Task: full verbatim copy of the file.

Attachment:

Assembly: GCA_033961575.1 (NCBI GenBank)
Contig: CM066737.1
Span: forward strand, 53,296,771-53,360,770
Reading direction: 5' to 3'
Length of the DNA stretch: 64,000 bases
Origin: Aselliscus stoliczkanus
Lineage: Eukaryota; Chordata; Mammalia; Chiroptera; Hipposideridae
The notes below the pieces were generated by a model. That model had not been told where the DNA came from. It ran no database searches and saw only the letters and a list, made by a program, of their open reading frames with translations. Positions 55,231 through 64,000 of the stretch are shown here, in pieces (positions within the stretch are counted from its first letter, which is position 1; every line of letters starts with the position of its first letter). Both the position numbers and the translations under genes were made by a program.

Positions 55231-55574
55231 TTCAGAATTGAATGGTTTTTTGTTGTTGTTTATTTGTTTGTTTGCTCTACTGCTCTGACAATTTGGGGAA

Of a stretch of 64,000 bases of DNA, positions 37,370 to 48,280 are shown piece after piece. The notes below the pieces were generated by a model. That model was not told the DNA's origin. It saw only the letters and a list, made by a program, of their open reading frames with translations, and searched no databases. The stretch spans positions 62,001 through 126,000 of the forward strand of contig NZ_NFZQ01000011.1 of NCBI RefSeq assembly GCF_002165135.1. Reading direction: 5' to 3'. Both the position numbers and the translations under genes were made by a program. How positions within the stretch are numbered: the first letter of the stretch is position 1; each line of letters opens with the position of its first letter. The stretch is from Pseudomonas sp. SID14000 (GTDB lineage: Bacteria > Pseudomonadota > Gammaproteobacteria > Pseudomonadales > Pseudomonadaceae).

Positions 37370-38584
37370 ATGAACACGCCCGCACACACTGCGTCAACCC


Assembly: GCA_033961575.1 (NCBI GenBank)
Contig: CM066737.1
Span: forward strand, 53,296,771-53,360,770
Reading direction: 5' to 3'
Length of the DNA stretch: 64,000 bases
Origin: Aselliscus stoliczkanus
Lineage: Eukaryota; Chordata; Mammalia; Chiroptera; Hipposideridae
The notes below the pieces were generated by a model. That model had not been told where the DNA came from. It ran no database searches and saw only the letters and a list, made by a program, of their open reading frames with translations. Positions 55,231 through 64,000 of the stretch are shown here, in pieces (positions within the stretch are counted from its first letter, which is position 1; every line of letters starts with the position of its first letter). Both the position numbers and the translations under genes were made by a program.

Positions 55231-55574
55231 TTCAGAATTGAATGGTTTTTTGTTGTTGTTTATTTGTTTGTTTGCTCTACTGCTCTGACAATTTGGGGAA

Of a stretch of 64,000 bases of DNA, positions 37,370 to 48,280 are shown piece after piece. The notes below the pieces were generated by a model. That model was not told the DNA's origin. It saw only the letters and a list, made by a program, of their open reading frames with translations, and searched no databases. The stretch spans positions 62,001 through 126,000 of the forward strand of contig NZ_NFZQ01000011.1 of NCBI RefSeq assembly GCF_002165135.1. Reading direction: 5' to 3'. Both the position numbers and the translations under genes were made by a program. How positions within the stretch are numbered: the first letter of the stretch is position 1; each line of letters opens with the position of its first letter. The stretch is from Pseudomonas sp. SID14000 (GTDB lineage: Bacteria > Pseudomonadota > Gammaproteobacteria > Pseudomonadales > Pseudomonadaceae).

Positions 37370-38584
37370 ATGAACACGCCCGCACACACTGCGTCAACCC